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ABSTRACT: Cystitis cystica et glandularis (CCEG) and intestinal metaplasia (IM) have been suggested to represent precursors of bladder adenocarcinoma. The relationship between these entities and the subsequent development of bladder carcinoma remains unclear. We retrospectively evaluated the association among florid CCEG, IM, and bladder carcinoma. The records and imaging findings of patients with a pathologic diagnosis of florid CCEG and/or IM were reviewed for a concurrent or future diagnosis of bladder carcinoma or pelvic lipomatosis. We identified 136 patients from 1982 to 2006 with florid CCEG (n = 117) or IM (n = 19). Of the 117 patients with CCEG, a subset was identified with concurrent mucinous adenocarcinoma (n = 1; <1%), squamous cell carcinoma (n = 4; 3%), or urothelial carcinoma (n = 34; 29%) at diagnosis. Pure IM was identified concurrently with adenocarcinoma in 2 (10%), urothelial carcinoma in 4 (21%), and urothelial carcinoma with glandular differentiation in 1 (5%) of 19 patients. Follow-up for 103 patients (75%) ranged from 7 days to 23.7 years (median 2.6 years, mean 4.4). Only 1 new case of urothelial carcinoma was identified after 3 months in 1 patient with CCEG. None of the patients in our series had associated pelvic lipomatosis. Both florid CCEG and IM can be identified in benign bladder specimens or in conjunction with bladder carcinoma. Although IM can be associated with a concurrent diagnosis of carcinoma, we found no evidence that it increases the future risk of malignancy and our findings do not support a recommendation for surveillance cystoscopy in such patients. No association was identified between either CCEG or IM and pelvic lipomatosis.Urology 05/2008; 71(5):915-8. DOI:10.1016/j.urology.2007.11.079 · 2.19 Impact Factor
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ABSTRACT: Inflammatory pseudotumour is a generic term applied to a variety of neoplastic and non-neoplastic entities that share a common histological appearance, namely a cytologically bland spindle cell proliferation with a prominent, usually chronic inflammatory infiltrate. Over the last two decades, inflammatory myofibroblastic tumour (IMT) has emerged from within the broad category of inflammatory pseudotumour, with distinctive clinical, pathological and molecular features. IMT shows a predilection for the visceral soft tissues of children and adolescents and has a tendency for local recurrence, but only a small risk of distant metastasis. Characteristic histological patterns include the fasciitis-like, compact spindle cell and hypocellular fibrous patterns, which are often seen in combination within the same tumour. Chromosomal translocations leading to activation of the ALK tyrosine kinase can be detected in approximately 50% of IMTs, particularly those arising in young patients. This review will examine the clinical, pathological, and molecular genetic features of IMT and discuss an approach to diagnosis and differential diagnosis.Journal of clinical pathology 05/2008; 61(4):428-37. DOI:10.1136/jcp.2007.049387 · 2.92 Impact Factor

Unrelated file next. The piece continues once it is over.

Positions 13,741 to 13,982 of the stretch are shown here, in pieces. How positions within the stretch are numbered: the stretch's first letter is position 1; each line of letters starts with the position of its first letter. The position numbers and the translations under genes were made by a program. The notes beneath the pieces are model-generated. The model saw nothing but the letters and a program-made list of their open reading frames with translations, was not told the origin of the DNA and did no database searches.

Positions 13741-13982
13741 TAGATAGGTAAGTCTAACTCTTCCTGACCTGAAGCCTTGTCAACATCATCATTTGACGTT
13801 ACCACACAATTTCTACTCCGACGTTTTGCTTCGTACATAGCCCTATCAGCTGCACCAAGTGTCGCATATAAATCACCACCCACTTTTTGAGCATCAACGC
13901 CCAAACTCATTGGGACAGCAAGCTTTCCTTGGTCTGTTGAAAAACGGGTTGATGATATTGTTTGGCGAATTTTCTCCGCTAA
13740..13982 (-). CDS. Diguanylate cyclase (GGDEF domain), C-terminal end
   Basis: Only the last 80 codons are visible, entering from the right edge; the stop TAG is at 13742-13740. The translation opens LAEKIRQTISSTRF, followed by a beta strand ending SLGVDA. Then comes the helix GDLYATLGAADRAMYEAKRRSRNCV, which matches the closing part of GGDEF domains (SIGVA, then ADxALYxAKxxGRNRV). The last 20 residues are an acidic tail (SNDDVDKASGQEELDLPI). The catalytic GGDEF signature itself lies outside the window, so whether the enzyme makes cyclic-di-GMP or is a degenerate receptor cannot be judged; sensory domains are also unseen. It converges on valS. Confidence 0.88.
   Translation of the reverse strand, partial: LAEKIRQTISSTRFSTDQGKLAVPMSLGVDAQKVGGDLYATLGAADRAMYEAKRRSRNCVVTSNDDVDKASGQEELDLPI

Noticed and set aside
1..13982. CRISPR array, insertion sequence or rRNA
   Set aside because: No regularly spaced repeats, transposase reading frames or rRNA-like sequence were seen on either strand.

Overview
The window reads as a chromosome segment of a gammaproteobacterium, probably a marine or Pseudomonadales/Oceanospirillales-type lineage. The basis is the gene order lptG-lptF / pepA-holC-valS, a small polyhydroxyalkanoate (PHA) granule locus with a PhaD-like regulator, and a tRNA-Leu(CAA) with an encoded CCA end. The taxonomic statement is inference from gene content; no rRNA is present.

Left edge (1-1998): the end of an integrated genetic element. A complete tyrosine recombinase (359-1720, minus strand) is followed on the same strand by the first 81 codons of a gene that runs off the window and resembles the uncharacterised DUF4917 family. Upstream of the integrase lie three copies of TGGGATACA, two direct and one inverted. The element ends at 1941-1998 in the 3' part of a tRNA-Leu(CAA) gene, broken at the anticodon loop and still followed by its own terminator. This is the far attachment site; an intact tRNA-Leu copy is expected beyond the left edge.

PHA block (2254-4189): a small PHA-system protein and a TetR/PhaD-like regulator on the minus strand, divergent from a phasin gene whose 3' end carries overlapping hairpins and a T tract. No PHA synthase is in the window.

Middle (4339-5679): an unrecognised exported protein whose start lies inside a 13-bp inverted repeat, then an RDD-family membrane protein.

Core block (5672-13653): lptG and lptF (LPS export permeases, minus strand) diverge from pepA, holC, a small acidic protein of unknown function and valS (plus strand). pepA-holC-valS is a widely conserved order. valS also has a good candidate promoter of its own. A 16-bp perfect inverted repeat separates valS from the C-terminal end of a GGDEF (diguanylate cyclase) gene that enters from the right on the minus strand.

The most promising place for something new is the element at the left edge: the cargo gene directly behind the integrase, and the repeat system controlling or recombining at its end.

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ABSTRACT: Over-expression of ki 67 and vascular endothelial growth factor (VEGF) is a frequent finding in squamous cell carcinoma (SCC) of the oral mucosa. The expression of VEGF and ki 67 proteins was studied in a cohort of 87 patients with primary, previously untreated SCC of the tongue, using computerized image analysis (CIA) in order to determine the potential prognostic significance of these factors. Immunohistochemical analysis was performed with monoclonal anti-ki 67 (MIB 1) and anti-VEGF antibodies. A digital image analysis assay was applied for the evaluation of the results. Using CIA, VEGF over-expression was observed in 24/87 (27.5%) of the examined cases and this finding correlated to the stage of the disease (p=0.05). ki 67 was over-expressed in 49/87 (56.3%) of the cases and correlated to the size of the tumors (p=0.05). Cox regression analysis showed that there was no prognostic significance associating VEGF protein expression to survival status of the examined patients (p=0.77), whereas ki 67 over-expression was strongly correlated to poor prognosis (p=0.017). The size of the primary tumors was also strongly correlated to survival status of the patients (p=0.024), whereas stage of disease showed a borderline statistical significance (p=0.091).Oral Oncology 10/2008; 45(7):584-8. DOI:10.1016/j.oraloncology.2008.08.002 · 3.61 Impact Factor